'I ride because I can': Bikers ride to Roundhouse to advocate for their community | KOB 4

'I ride because I can': Bikers ride to Roundhouse to advocate for their community

Joy Wang
January 27, 2018 09:17 PM

SANTA FE, N.M. – Proudly sporting leather jackets and an ironclad mindset, members of the New Mexico Motorcyclists Rights Organization continued a 15-year tradition of descending upon the Roundhouse in Santa Fe to make sure lawmakers hear their voices loud and clear.


They sounded off on motorcyclist rights, while also working to dispel the sometimes negative stigma associated with bikers.

"More gas-and-boots than grassroots, but that's really what it is," said Raymond Gallegos of the NMMRO. "It's the community coming together and expressing our voices to lawmakers to let them know that we're here."

Annette Torrez said the lack of anti-biker legislation shows that their annual meetings with state lawmakers work.

"We're lucky that this year there wasn't any, and I think a big part of that is they know how strong we are as a community," she said. "When they bring legislation against us, we actually come out in numbers."

But along with the growth in New Mexico's biker community has also come a lot of pain. Torrez said there were 309 motorcycle crashes in the state in 2017; 59 of them were fatal.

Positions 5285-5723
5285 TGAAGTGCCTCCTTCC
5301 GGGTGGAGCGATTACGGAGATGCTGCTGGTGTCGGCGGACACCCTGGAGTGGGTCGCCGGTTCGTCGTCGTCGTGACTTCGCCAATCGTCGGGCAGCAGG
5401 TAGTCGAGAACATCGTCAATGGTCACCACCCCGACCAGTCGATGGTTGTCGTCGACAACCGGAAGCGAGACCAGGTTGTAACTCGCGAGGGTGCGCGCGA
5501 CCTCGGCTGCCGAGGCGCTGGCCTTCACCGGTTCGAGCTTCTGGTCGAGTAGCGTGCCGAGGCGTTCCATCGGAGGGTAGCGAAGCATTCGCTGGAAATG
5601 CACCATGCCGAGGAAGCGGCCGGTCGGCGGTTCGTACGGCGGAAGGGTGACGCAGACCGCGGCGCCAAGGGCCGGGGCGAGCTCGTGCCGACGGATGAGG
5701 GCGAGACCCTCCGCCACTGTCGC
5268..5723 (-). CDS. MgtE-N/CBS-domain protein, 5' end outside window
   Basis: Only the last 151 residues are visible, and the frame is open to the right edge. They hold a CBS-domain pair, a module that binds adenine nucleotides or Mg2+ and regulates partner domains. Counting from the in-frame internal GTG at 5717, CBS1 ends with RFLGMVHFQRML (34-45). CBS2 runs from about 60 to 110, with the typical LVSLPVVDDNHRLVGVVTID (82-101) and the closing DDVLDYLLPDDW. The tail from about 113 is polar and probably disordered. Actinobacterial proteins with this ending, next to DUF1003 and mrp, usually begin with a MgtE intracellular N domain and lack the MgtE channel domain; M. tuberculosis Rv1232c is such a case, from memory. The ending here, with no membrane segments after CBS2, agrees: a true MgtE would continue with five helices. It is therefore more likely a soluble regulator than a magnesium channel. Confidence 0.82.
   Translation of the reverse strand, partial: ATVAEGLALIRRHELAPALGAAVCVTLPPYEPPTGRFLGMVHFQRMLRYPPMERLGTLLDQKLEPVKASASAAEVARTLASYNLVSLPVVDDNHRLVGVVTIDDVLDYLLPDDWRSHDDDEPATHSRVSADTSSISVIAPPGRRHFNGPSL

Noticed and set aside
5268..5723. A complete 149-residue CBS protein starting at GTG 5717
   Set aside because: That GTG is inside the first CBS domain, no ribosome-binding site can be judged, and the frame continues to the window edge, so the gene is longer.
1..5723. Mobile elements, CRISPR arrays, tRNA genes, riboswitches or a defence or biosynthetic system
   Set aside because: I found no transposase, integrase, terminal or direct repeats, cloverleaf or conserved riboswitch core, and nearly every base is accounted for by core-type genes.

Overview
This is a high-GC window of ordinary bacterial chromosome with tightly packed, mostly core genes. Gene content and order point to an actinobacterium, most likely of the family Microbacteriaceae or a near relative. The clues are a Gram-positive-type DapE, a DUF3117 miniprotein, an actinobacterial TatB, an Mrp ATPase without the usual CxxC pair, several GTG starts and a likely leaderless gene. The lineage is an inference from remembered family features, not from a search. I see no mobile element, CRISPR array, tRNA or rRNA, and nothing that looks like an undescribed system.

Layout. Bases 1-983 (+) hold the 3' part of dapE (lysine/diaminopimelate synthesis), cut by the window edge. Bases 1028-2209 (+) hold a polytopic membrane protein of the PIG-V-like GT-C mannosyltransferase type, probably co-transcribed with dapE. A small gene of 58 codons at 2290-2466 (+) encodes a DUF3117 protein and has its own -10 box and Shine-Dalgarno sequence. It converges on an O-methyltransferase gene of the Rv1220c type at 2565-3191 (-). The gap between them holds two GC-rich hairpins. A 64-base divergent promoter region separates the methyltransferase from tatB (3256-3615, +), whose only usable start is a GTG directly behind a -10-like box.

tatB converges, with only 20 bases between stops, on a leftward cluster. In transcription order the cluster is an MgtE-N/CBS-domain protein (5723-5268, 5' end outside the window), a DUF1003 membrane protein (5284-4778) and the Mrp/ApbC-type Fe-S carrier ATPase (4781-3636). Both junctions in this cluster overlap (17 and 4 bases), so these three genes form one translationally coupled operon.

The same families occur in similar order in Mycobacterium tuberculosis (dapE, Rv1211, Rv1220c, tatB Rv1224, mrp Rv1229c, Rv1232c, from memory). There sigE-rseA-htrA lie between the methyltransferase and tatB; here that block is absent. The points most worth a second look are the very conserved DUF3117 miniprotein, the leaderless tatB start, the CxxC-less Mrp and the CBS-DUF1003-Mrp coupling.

"I feel like every time a biker goes down, a piece of my heart goes with them. Many times it's people that I know, and that is so difficult," she said. "But to hear a mother say, 'I'm never going to see my son again,' or to hear a father say, 'I don't know where my son's body is,' you can't help but feel that pain that they're feeling. So even though I don't know these people, they're still family."

It's something the NMMRO makes sure victims and survivors know – that they are being remembered and fought for. The organization's Biker Down program has helped provide hundreds with physical and emotional support.

"We recognize those people – the families that sought out support and we were able to help," Gallegos said. "We call out their names and we have what we call a survivor patch. If they have a family member or they survived, we give them a patch."

It's an entire community united in their love for the ride and the freedom it brings.

"A bird flies because it can," Gallegos said, "and I ride because I can. It’s where I do some of my best thinking."



Joy Wang

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